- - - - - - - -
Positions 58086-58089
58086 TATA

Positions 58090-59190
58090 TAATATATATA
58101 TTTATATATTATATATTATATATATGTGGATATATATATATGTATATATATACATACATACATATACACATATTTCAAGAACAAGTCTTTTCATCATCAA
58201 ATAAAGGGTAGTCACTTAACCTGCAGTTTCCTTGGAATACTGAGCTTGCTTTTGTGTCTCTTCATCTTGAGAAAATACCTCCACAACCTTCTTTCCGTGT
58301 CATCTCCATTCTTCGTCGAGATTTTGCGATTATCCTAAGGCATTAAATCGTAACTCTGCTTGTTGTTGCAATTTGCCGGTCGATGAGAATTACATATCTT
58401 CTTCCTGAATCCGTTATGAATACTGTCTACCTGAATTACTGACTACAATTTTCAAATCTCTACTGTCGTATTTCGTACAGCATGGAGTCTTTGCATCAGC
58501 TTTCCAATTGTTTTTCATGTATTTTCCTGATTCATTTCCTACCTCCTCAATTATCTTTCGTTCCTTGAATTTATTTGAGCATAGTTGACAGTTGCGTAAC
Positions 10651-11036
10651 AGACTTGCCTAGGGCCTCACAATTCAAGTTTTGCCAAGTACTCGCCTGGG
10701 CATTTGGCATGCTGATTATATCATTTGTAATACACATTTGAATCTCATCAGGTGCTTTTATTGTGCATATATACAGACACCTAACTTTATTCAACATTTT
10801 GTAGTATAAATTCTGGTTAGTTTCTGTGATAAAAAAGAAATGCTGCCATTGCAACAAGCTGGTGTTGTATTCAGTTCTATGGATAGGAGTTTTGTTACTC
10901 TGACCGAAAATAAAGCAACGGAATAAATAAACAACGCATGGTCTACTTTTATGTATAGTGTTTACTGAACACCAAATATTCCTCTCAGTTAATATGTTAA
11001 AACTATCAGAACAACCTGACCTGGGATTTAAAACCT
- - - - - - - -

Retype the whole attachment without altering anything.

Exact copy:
Positions 58086-58089
58086 TATA

Positions 58090-59190
58090 TAATATATATA
58101 TTTATATATTATATATTATATATATGTGGATATATATATATGTATATATATACATACATACATATACACATATTTCAAGAACAAGTCTTTTCATCATCAA
58201 ATAAAGGGTAGTCACTTAACCTGCAGTTTCCTTGGAATACTGAGCTTGCTTTTGTGTCTCTTCATCTTGAGAAAATACCTCCACAACCTTCTTTCCGTGT
58301 CATCTCCATTCTTCGTCGAGATTTTGCGATTATCCTAAGGCATTAAATCGTAACTCTGCTTGTTGTTGCAATTTGCCGGTCGATGAGAATTACATATCTT
58401 CTTCCTGAATCCGTTATGAATACTGTCTACCTGAATTACTGACTACAATTTTCAAATCTCTACTGTCGTATTTCGTACAGCATGGAGTCTTTGCATCAGC
58501 TTTCCAATTGTTTTTCATGTATTTTCCTGATTCATTTCCTACCTCCTCAATTATCTTTCGTTCCTTGAATTTATTTGAGCATAGTTGACAGTTGCGTAAC
Positions 10651-11036
10651 AGACTTGCCTAGGGCCTCACAATTCAAGTTTTGCCAAGTACTCGCCTGGG
10701 CATTTGGCATGCTGATTATATCATTTGTAATACACATTTGAATCTCATCAGGTGCTTTTATTGTGCATATATACAGACACCTAACTTTATTCAACATTTT
10801 GTAGTATAAATTCTGGTTAGTTTCTGTGATAAAAAAGAAATGCTGCCATTGCAACAAGCTGGTGTTGTATTCAGTTCTATGGATAGGAGTTTTGTTACTC
10901 TGACCGAAAATAAAGCAACGGAATAAATAAACAACGCATGGTCTACTTTTATGTATAGTGTTTACTGAACACCAAATATTCCTCTCAGTTAATATGTTAA
11001 AACTATCAGAACAACCTGACCTGGGATTTAAAACCT